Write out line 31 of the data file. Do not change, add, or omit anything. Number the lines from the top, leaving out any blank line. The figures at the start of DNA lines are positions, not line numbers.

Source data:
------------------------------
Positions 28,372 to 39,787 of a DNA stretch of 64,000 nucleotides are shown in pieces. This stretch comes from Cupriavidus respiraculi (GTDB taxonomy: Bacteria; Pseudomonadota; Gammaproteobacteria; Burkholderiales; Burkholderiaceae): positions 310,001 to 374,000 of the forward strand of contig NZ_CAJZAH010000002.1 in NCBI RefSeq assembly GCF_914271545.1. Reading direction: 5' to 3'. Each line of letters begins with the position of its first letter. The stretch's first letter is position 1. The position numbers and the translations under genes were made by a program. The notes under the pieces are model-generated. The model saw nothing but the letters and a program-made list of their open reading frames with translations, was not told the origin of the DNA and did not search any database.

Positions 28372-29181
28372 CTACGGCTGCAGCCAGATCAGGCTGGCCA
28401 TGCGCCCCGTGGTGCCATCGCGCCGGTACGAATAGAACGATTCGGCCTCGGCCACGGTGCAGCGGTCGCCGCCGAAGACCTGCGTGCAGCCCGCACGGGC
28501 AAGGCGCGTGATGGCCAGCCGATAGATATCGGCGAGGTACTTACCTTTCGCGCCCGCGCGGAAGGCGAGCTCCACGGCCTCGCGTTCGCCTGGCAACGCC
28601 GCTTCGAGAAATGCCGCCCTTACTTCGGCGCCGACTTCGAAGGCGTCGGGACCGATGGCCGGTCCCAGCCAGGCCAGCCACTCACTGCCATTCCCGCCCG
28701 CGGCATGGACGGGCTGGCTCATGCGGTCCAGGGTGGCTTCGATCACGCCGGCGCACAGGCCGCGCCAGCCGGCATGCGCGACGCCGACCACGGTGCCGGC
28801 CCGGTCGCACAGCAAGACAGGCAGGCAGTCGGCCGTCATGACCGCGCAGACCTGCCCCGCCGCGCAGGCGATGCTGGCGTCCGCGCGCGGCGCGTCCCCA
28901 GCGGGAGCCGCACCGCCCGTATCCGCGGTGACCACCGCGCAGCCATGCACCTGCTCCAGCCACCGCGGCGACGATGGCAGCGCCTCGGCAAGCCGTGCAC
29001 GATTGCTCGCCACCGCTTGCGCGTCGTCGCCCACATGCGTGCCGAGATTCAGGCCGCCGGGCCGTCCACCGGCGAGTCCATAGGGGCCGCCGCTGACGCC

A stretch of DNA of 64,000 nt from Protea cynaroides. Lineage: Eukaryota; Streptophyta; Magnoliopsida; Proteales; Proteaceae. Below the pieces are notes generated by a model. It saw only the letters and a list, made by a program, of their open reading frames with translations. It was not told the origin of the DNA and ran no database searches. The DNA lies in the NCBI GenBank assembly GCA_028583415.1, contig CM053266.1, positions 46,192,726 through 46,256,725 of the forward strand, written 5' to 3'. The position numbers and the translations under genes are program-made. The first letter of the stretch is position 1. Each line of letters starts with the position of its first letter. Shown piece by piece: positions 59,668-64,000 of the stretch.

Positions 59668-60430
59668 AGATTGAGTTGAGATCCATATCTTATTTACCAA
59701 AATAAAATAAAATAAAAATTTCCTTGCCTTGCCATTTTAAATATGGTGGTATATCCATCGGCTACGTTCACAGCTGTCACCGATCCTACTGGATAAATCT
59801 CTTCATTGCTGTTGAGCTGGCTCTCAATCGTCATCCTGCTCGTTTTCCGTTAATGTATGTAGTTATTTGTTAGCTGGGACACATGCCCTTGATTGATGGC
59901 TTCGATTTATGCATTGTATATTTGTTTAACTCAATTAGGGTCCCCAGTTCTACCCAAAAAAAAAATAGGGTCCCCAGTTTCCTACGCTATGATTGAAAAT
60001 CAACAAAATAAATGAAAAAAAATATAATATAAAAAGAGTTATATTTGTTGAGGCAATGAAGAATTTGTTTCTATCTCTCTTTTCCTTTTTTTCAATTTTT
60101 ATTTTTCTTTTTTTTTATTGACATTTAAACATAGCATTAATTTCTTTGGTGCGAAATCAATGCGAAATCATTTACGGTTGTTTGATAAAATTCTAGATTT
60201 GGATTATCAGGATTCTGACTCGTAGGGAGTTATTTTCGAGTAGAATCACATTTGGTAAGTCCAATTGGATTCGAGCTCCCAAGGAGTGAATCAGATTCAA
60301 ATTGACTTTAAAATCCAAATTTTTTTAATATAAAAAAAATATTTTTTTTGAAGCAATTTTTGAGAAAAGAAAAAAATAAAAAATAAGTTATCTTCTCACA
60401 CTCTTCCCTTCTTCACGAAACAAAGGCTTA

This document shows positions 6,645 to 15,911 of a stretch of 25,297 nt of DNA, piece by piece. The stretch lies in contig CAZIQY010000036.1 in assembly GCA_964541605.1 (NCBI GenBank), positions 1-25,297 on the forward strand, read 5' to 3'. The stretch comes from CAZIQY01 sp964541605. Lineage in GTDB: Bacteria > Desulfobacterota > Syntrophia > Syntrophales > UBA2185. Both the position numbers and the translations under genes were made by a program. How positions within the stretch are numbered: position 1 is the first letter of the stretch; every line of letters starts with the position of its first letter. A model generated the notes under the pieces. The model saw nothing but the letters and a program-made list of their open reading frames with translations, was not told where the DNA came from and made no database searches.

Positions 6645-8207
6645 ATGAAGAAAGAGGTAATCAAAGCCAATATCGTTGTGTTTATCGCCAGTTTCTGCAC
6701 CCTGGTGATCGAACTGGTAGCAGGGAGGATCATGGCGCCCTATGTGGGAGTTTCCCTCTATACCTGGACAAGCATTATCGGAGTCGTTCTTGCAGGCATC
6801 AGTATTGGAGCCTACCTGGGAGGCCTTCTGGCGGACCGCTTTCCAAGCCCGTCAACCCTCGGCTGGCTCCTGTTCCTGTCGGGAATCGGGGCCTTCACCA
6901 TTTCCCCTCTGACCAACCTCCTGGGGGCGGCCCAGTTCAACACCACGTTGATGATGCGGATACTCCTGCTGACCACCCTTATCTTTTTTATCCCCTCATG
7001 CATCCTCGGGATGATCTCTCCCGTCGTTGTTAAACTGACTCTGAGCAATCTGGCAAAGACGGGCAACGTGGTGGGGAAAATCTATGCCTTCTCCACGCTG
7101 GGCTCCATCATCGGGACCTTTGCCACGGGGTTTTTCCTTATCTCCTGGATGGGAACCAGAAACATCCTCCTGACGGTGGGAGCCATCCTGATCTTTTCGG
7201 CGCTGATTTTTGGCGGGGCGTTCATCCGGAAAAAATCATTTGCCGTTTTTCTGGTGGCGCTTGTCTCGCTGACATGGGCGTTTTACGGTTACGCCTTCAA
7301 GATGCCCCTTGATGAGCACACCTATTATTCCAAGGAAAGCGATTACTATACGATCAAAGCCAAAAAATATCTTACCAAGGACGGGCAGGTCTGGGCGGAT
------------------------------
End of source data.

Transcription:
7301 GATGCCCCTTGATGAGCACACCTATTATTCCAAGGAAAGCGATTACTATACGATCAAAGCCAAAAAATATCTTACCAAGGACGGGCAGGTCTGGGCGGAT